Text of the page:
Montezuma the second was the last fully independent ruler of the Aztecs. He planned to capture the conquistador Hernán Cortés with a honey trap. He granted an audience with Cortés in the city of Tenochtitlán, promising to buy him off. Cortés pulled a mean switcheroo and captured Montezuma.
On speaking to his people, the Aztecs resented Montezuma’s apparent submission to the Spanish and threw rocks at him. He dies a few days later from his wounds. This is the tale of the last emperor of the Aztecs.
Today he lives on and subjects his wrath on future invaders via ‘Montezuma’s Revenge’. This ailment leaves no foreigner untouched, leaving thousands, maybe millions in anguish every year. It is an unavoidable curse that plagues the land as a last blow from a mighty empire. His might and fury rage on through the streets of Mexico. His final goodbye resides in the street food. And he took his pound of flesh from me.
Yeah, it finally happened. I got food poisoning, knocked me right out. That lightheadedness and queasy feeling in the library were a little more than just a hangover apparently. I went home that evening feeling feverish, fell asleep, and awoke about three hours later with my body telling me it was about to hand a Section 21 to every resident, including a few vital organs.
Not my finest hour, but I was back doing squats today, two days later, so either I have immense trust in my bowels or I’m better. That’s enough of that. I’ve paid my penance. It isn’t going to stop me from eating street food either.
Today I made myself a fry up and finished an absolute monster of an article. Six thousand words on inflatable paddle boards. Money in the bank. I’ve found a way around the AI detection issue, I just have to use the first person more. As if writing this blog didn’t make me feel narcissistic enough, now I have to talk about how I feel about inflatable water sports.
I had a few things on my itinerary, neither of which included alcohol nor anything that might turn my insides out. First was a quick pilgrimage to Basílica de Santa María de Guadalupe, the most visited catholic shrine in the world. I’ve been to the Sanctuary of Fatima, among a few other pilgrimages, so I know what I’m looking at. Bit of a god-botherer me. The second was to try to see the sunset from the Monument to Revolution.
My host gave me a transport card, so I hopped on a bus and made my way to the basilica. It took me from A to B with no dramas and dropped me right outside. I was prepared for the absolute onslaught of Jesus-themed tat and I wasn’t disappointed. What really blew me away was how cheap it was. I am still honestly tempted to go back and buy a 20-foot crucified Jesus just because it’s a bargain. It would make an amazing coat hanger or something.
As I made my way into the basilica I was immediately greeted by the catholic version of a log flume. A priest was there with a huge broom. He dipped it into holy water and blessed people en-masse. He looked like he was absolutely loving life, and I can’t blame him. What a job!
The basilica itself was fantastic. I took a step back to take it all in and on the way passed the crawling pilgrims. There’s a habit of the devout to crawl their way to the church, saying hail Mary’s along the way. For them, it’s a way of lording it over the less devout in a self-indulgent show of faith. For the jean companies who invented the ritual, it’s a money spinner. Coke made St Nick, De Beers invented the diamond engagement ring, Knee-walking for Jesus was invented by Levi.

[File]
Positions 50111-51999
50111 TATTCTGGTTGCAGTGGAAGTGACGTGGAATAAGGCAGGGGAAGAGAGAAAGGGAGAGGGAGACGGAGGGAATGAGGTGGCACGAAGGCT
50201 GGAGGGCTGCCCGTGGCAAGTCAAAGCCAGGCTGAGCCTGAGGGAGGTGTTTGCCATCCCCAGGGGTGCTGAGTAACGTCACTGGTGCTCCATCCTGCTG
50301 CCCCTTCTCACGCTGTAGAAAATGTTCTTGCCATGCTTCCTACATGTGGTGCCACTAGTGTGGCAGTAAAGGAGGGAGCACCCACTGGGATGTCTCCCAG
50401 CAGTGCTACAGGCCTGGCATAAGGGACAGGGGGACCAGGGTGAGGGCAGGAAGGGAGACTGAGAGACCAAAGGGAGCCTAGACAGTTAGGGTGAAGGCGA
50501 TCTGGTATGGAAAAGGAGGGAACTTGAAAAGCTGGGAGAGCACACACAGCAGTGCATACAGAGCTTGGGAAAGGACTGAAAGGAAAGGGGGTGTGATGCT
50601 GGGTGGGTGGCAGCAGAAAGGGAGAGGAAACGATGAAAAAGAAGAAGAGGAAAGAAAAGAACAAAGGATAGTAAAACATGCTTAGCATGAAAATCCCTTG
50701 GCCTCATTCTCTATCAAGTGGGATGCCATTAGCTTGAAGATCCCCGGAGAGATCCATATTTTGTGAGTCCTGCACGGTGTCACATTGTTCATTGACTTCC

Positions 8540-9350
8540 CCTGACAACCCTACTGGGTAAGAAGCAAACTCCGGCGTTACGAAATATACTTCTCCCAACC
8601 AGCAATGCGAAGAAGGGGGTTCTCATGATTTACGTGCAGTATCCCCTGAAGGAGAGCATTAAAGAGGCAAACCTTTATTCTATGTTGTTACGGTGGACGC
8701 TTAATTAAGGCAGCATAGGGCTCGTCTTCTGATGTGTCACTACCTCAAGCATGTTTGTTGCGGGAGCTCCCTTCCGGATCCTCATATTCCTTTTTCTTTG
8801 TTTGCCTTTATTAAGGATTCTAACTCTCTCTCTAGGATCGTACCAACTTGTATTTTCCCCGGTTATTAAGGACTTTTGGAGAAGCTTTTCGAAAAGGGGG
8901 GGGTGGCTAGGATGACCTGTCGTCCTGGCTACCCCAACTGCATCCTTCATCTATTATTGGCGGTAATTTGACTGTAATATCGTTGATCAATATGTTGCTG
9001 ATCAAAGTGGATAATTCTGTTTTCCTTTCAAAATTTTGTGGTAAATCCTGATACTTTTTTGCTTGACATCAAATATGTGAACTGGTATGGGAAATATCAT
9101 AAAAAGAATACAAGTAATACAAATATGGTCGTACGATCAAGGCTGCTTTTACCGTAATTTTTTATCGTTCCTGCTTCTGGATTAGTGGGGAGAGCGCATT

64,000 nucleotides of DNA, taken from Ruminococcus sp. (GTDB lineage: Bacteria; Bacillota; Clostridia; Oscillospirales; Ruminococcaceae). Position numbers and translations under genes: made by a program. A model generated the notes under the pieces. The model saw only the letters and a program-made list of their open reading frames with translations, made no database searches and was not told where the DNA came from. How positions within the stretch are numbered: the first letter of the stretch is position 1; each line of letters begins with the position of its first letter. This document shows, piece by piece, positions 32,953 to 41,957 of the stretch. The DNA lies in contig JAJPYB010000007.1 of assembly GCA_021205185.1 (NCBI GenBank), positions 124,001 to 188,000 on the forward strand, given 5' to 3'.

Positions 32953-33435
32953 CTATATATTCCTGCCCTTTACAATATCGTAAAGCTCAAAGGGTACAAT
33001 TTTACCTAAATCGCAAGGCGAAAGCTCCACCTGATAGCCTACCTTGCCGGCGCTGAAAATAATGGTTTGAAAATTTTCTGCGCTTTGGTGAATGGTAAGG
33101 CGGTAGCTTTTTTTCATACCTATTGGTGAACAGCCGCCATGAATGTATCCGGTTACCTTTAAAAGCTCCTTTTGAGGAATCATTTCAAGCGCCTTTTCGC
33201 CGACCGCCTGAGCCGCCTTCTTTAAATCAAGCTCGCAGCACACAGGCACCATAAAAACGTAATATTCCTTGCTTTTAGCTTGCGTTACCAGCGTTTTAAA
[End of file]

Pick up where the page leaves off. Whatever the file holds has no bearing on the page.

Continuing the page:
There was a service on inside so I popped my headphones out and took a listen. I don’t think Gutalax was appropriate, heathen though I am. The exterior was an angled circus tent shape crowned with a crucifix, and the interior matched. It rose up to a point, finishing with some stunning stained glass. It is a modern and very imposing building with quite 1970’s colors and angles. The sound ran out through the cavernous room clearly and with gravitas.
I popped around behind the altar and found one of the reasons the basilica is named what it is. There’s a famous painting of Mary around the back. You get to ride past it on one of three travelators. It slowly moves you past like a potato on a checkout. You get about 3 seconds to nail a 5-star genuflection before your turn is over. It’s not bad, I’ve seen better representations.
There is a great view available at the church, which is why I headed there in the first place. It’s possible to make it up a hill to the Capilla del Cerrito and get an amazing view across the city. The stairs knocked my frail body out a little but the view was worth it. The city really is vast, even without the smog, it would be a challenge to see the end on any side. I find this more humbling that any religious monument.
I made my way down through gardens and markets back towards the bus. The glaring eyes of plastic, anime, Baby Jesus might never leave my mind, but the church and views were worth it. A short ride back and I was ready for my next excursion. I have noticed, the double-deck buses they have here are incredibly low-ceilinged. I’m almost certain they are able to use single-deckers as doubles, they just slap a second level in.
Just as I was about to leave the first rain I’ve seen since the UK came down, and it came down so hard. The downpour only lasted fifteen minutes but that was long enough to miss the sunset. I still made my way to the Monument of Revolution, it’s only ten minutes away. Sunsets alone are a little sad anyway.
The building itself is fantastic, the view was even better. Climbing the last set of stairs to the uppermost platform was a test for my newfound vertigo, but I got it done. A rattly staircase runs through the dome of the building, and it is incredibly evident there isn’t much between your body and the ground
Two views is a good day for me. I got my steps in, saw the things, and crammed a leg day in. Might go bowling tomorrow, who knows, life’s good.